+ City of Palm Coast caused great harm to Bulldog businesses
Your recent article concerning the Bulldog drive fiasco is another example of local government overreach and the law of unintended consequences. The article didn’t mention that the City Council’s efforts to “improve” Bulldog Drive resulted in severe economic damage to several business owners who were forced out of their places of business, and to the owner of a building who was forced to remove rent-paying businesses.
The owners of Doyle Automotive, a long-time Palm Coast business, had to go through the hardship and expense of finding another place for business and relocating all of its repair equipment. The owners of Auto Craft Collision Center were forced from their building on Bulldog and have not relocated or opened again.
I used the services of these fine businesses many times in the past. The owners were reliable, hard-working folks who provided valuable services to local automobile owners.
They didn’t deserve the treatment they received form our city government.
Now we find out that the City Council “has changed its mind” and will not proceed with its grandiose plans for Bulldog Drive. How do you think that recent decision sits with the owners of Doyle’s and Auto Craft? Are there any plans to compensate these owners for their financial losses? I doubt it.
+ Undercurrent stabilizers work
Mr. Salisbury, noting he is a geologist, asked if those advocating undercurrent stabilizers had reviewed O. Pilkey’s books. I own and have read nearly every book by Pilkey.
Has Mr. Salisbuy read “Useless Arithmetic: Why Environmental Scientists Can’t Predict the Future”? This book is also very critical of the mathematics used by engineers as a basis for decision-making.
Although Pilkey and the Corps regularly accuse undercurrent stabilizers of causing downdrift problems, the evidence is quite the reverse.
Holmberg’s work, in both public and private installations, spans more than 30 years. All have been successful at restoring the beach, and not one has harmed adjacent shorelines. All Holmberg installations after 1970 required permitting, so the Corps must have known where the installations were located.
We also know the Corps had the most sophisticated satellite imaging before Google Earth, and therefore must know the criticisms of undercurrent stabilizers are untrue, and that in fact they have positive effects on adjacent beaches.
You’ll find documented evidence on YouTube (search “Holmberg – A Story of 2 Installations”). I have also talked personally with the Allegan County Road Department, which installed a stabilizer 23 years ago and has never had to add sand. This is opposed to the regular three- to five-year sand-dredging schedule that will be recommended by the $3.5 million (and climbing) feasibility study when it is completed (started in 2004, it might possibly be complete in 2014-2015).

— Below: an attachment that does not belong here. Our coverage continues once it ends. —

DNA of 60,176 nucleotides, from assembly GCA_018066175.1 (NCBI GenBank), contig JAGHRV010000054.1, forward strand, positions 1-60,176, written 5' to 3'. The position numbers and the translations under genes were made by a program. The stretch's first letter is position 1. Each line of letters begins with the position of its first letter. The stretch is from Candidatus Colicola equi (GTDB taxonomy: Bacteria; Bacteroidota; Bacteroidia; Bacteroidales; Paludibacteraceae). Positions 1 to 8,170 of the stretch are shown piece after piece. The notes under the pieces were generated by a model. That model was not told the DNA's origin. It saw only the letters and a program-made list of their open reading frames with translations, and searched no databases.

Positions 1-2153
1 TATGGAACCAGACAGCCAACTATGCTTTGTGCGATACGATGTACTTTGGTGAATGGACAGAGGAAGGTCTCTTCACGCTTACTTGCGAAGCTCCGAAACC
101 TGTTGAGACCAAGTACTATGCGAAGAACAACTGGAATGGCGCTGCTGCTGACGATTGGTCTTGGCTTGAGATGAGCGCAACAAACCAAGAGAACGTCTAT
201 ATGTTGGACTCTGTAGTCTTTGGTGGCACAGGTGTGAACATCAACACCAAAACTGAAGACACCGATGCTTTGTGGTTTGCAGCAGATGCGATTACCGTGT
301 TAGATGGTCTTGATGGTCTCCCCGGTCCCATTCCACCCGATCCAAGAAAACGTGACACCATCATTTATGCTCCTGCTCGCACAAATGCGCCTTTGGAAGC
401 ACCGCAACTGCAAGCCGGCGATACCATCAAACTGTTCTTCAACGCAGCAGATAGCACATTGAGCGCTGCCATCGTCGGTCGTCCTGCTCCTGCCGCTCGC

I recommend you see “The Big Uneasy,” a ocumentary film about what really caused the New Orleans disaster after Katrina. And I also invite you to explore our website, www.SaveFlaglers Beach.com, which will help you see some of the “web which has been woven” to keep a potentially permanent solution to our dune and beach problems from being tried.
We will have a booth 6-9 p.m. Oct. 7, at First Friday, at Veterans Park, in Flagler Beach. Please drop by to talk.
+ Stabilizers help adjacent beaches
Regarding the beach-sand debate letter Sept. 29: If those in charge of saving our beach were to install groins along Flagler’s shoreline, Mr. Salisbury would be right: The beaches downdrift of the groin field would suffer more and faster erosion.
But undercurrent stabilizers are not groins. They are unique low-profile structures installed under the current.
Here’s what David L. Schultz, a professional engineer who has studied them for years, has written:
“For 15 years, I have regularly observed dozens of undercurrent stabilizer installations.
“At every site I have studied, a successful shore protection function is evident.
“Undercurrent stabilizers do not affect the environment in the same manner as traditional shore protection measures (walls, revetments, groins, etc.).
“Undercurrent stabilizer systems more closely mimic the shape of the natural beach platform, making them very permeable to the littoral current (emphasis added).
“Undercurrent stabilizer systems perform so well that beach growth occurs at locations that are damage zones for other shore-protection structures, and where the ‘old school’ asserts the greatest negative impacts will be found. (They) have actually shown benefits to adjacent downdrift beaches.”
As to Mr. Salisbury’s assertion that everyone should read Pilkey’s “The Corps and the Shore,” we fully agree.
It is a well-documented and illustrated case against the U.S. Army Corps of Engineers’ policy of dredge-and-fill.
However, Pilkey’s belief that we should deal with shoreline erosion by moving away is neither practical nor necessary — especially not when undercurrent stabilizers can mitigate the damage done by dredging and shore structures.
Leon and Brown are members of